Dairy cows feed at Heins Family Farm near Higginsville, Mo. Fans and misters keep the barns cool during this summer's record temperatures.
Credit Courtesy of the University of Missouri
The new smartphone app Thermal Aid can help farmers detect the threat of heat stress in cows.
Credit Scott Pham for NPR
Herd manager Chris Heins greets a calf at his dairy farm near Higginsville, Mo. It will be about two years before a calf like this one is ready to be milked, so keeping them comfortable and healthy is a top concern.
When it's hot and humid, you probably don't want to move much and aren't very hungry. The same goes for cows; but when they don't eat, farmers lose money.
Researchers at the University of Missouri think they can help avoid those losses. They've produced a new mobile app that can detect the threat of heat stress in cows using nothing more than a smartphone.
Joe Palca describes the mood of NASA Mars scientists in the wake of the landing overnight, what the latest pictures and data are from the surface of the red planet and what mission scientists are going to do next with Curiosity.
Originally published on Mon August 6, 2012 4:21 pm
As the Sikh community reels from Sunday's shooting in Wisconsin, evidence is emerging about the alleged shooter's ties to white supremacist groups. The possibility that the shooting may have been a hate crime has added to deepening sense of loss and frustration among the close-knit Sikh American community. It is prompting reflection and a renewed conversation among Sikhs about their safety and place in American society.
Members of the Milwaukee-area Sikh community gather Monday in Oak Creek, Wis., to learn more information about a shooting spree that left six people dead. Sikhs have faced a number of attacks in the U.S. in recent years.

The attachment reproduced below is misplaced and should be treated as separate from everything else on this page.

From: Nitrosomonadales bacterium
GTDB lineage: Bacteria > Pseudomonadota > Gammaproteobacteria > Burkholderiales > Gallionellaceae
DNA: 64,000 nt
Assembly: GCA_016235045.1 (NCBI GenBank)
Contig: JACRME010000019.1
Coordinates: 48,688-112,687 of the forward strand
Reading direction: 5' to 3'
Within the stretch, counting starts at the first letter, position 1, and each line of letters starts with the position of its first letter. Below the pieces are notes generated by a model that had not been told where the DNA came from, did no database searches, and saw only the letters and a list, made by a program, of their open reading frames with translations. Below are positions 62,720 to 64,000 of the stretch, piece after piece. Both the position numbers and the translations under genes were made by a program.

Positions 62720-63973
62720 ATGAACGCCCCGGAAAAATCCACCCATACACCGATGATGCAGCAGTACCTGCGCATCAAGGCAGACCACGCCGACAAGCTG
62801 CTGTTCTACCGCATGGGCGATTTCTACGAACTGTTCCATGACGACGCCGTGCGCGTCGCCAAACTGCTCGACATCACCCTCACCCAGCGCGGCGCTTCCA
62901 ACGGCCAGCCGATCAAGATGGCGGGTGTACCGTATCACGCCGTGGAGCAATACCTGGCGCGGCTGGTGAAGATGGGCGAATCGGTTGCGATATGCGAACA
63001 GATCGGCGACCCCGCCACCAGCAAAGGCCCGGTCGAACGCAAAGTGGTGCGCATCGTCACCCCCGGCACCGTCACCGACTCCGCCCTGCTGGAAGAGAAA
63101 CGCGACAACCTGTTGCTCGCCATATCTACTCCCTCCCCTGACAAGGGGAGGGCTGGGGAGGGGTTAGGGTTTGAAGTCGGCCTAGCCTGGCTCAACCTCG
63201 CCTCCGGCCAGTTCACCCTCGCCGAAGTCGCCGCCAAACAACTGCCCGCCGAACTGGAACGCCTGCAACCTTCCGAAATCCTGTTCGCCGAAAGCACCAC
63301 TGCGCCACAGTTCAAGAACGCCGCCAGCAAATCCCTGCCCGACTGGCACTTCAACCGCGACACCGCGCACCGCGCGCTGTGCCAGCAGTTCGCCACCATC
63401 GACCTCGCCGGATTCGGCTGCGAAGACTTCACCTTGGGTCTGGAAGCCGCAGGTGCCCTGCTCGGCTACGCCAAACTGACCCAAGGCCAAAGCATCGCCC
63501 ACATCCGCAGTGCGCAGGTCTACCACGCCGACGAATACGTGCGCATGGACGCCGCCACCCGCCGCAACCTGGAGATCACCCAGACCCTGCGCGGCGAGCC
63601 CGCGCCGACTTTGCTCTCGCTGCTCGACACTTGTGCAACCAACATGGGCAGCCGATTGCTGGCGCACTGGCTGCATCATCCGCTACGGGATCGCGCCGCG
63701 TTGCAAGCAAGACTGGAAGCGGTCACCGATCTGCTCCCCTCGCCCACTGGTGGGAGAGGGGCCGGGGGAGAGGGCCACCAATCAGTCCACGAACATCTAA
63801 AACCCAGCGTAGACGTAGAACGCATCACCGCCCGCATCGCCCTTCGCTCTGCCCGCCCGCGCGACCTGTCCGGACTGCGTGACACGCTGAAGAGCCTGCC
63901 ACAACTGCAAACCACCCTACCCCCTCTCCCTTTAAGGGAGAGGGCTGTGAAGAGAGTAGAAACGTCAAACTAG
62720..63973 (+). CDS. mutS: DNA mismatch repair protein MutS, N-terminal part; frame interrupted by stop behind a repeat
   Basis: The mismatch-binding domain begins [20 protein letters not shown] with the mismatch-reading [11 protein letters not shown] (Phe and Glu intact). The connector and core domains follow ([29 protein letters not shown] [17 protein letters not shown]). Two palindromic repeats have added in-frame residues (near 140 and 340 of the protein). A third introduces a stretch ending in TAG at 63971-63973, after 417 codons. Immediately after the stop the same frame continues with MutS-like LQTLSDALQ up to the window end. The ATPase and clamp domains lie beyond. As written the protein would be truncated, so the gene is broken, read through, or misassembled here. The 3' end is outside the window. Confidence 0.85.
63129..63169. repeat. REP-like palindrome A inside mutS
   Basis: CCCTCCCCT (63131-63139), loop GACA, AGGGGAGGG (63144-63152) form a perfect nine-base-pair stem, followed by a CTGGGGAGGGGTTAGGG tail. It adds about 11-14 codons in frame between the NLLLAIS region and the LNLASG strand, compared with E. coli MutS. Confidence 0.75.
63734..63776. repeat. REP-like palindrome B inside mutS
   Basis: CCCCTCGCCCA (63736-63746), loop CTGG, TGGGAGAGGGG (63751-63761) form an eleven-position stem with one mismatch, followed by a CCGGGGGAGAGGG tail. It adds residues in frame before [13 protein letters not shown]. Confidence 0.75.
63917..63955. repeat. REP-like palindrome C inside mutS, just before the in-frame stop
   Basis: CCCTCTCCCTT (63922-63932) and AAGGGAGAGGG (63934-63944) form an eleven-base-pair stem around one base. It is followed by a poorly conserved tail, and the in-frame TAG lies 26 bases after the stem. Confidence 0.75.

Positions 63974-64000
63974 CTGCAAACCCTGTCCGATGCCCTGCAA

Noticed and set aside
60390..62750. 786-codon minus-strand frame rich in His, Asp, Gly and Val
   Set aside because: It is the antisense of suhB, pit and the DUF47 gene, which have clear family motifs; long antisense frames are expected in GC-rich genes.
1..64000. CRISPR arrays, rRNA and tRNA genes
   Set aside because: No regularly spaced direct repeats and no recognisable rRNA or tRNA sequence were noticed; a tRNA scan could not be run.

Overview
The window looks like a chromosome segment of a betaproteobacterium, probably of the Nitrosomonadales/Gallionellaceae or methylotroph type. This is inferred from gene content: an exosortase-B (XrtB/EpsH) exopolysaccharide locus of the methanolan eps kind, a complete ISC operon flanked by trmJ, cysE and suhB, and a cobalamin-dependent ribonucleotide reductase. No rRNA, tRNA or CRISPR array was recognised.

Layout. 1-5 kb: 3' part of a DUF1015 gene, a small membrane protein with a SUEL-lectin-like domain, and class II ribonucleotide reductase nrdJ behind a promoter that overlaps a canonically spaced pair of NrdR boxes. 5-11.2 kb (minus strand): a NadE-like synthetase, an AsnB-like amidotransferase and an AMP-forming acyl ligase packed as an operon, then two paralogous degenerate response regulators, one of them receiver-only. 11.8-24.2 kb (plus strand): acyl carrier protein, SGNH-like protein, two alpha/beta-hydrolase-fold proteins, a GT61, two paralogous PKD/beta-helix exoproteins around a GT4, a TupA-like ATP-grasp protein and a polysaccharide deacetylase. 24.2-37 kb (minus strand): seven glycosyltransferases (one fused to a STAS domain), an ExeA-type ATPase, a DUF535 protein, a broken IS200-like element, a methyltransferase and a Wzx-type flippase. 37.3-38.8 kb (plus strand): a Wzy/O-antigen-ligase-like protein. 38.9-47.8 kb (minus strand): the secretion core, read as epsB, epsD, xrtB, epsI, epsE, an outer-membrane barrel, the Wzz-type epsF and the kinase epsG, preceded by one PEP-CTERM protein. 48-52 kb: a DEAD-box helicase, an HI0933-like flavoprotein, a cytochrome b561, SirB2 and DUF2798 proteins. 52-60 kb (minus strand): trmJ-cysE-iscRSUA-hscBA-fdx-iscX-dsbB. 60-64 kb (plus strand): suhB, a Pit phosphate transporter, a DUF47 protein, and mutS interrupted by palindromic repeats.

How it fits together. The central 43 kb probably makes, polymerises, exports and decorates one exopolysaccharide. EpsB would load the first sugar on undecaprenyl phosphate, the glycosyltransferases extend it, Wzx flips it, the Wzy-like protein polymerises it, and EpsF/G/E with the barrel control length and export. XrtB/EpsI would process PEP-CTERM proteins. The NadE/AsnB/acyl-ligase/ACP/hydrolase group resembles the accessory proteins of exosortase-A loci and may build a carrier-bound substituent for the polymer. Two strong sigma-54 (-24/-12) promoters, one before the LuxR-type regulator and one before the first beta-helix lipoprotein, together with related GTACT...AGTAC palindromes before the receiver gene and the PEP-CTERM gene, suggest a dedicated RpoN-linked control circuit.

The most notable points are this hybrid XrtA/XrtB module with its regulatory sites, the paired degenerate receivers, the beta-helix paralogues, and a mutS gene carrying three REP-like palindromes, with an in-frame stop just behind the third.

Originally published on Thu August 9, 2012 2:23 pm
If any of the 700 athletes in London for the Olympic Games are unlucky enough to get injured, they'll get treated at a state-of-the-art polyclinic situated inside the park. But for the half-million tourists, it's straight to a British hospital for serious ailments requiring medical attention.
U.S. Olympic boxer Claressa Shields, the teenager whose dream of being in the first crop of Olympic women boxers led her to tell her story on All Things Considered back in February, will fight for a medal in London.
Antique trucks, including a 1937 Plymouth, on display at the weekly Cruisin' on the Square car show in Milan, Ohio. Classic car owners and enthusiasts gather each Tuesday evening through the summer to show off their cars or even find one to buy.
Credit Courtesy of MilanArea.com
Local residents say the show's setting in Milan's historic town square is what really sets it apart.
At the heart of the small town of Milan, Ohio, there's a graceful and tree-lined town square. It makes a good gathering spot for the classic cars and trucks of decades past.
A 1923 T-Bucket Ford, a '77 Chevy El Camino, a '68 AMC AMX, a '46 Dodge truck, a '59 Ford Galaxie — they all keep arriving after 5 o'clock every Tuesday evening. As the owner-drivers park around the square, engine hoods go up, lawn chairs come out — and the admiration begins.
The L.A. band La Santa Cecilia crafts a unique style of Latin Alternative music by mixing traditional South American rhythms with everything from tango and mariachi to rock, jazz and Afro-Cuban percussion. The sextet, named for the patron saint of musicians, is led by the enchanting voice and often eccentrically flamboyant presence of Marisol "La Marisoul" Hernandez.
Forgive me, Facebook! I do not always want to tell people what I like. This flaw in my character puts me at odds with much of modern life, which is, of course, organized around a relentless cycle of recommendation.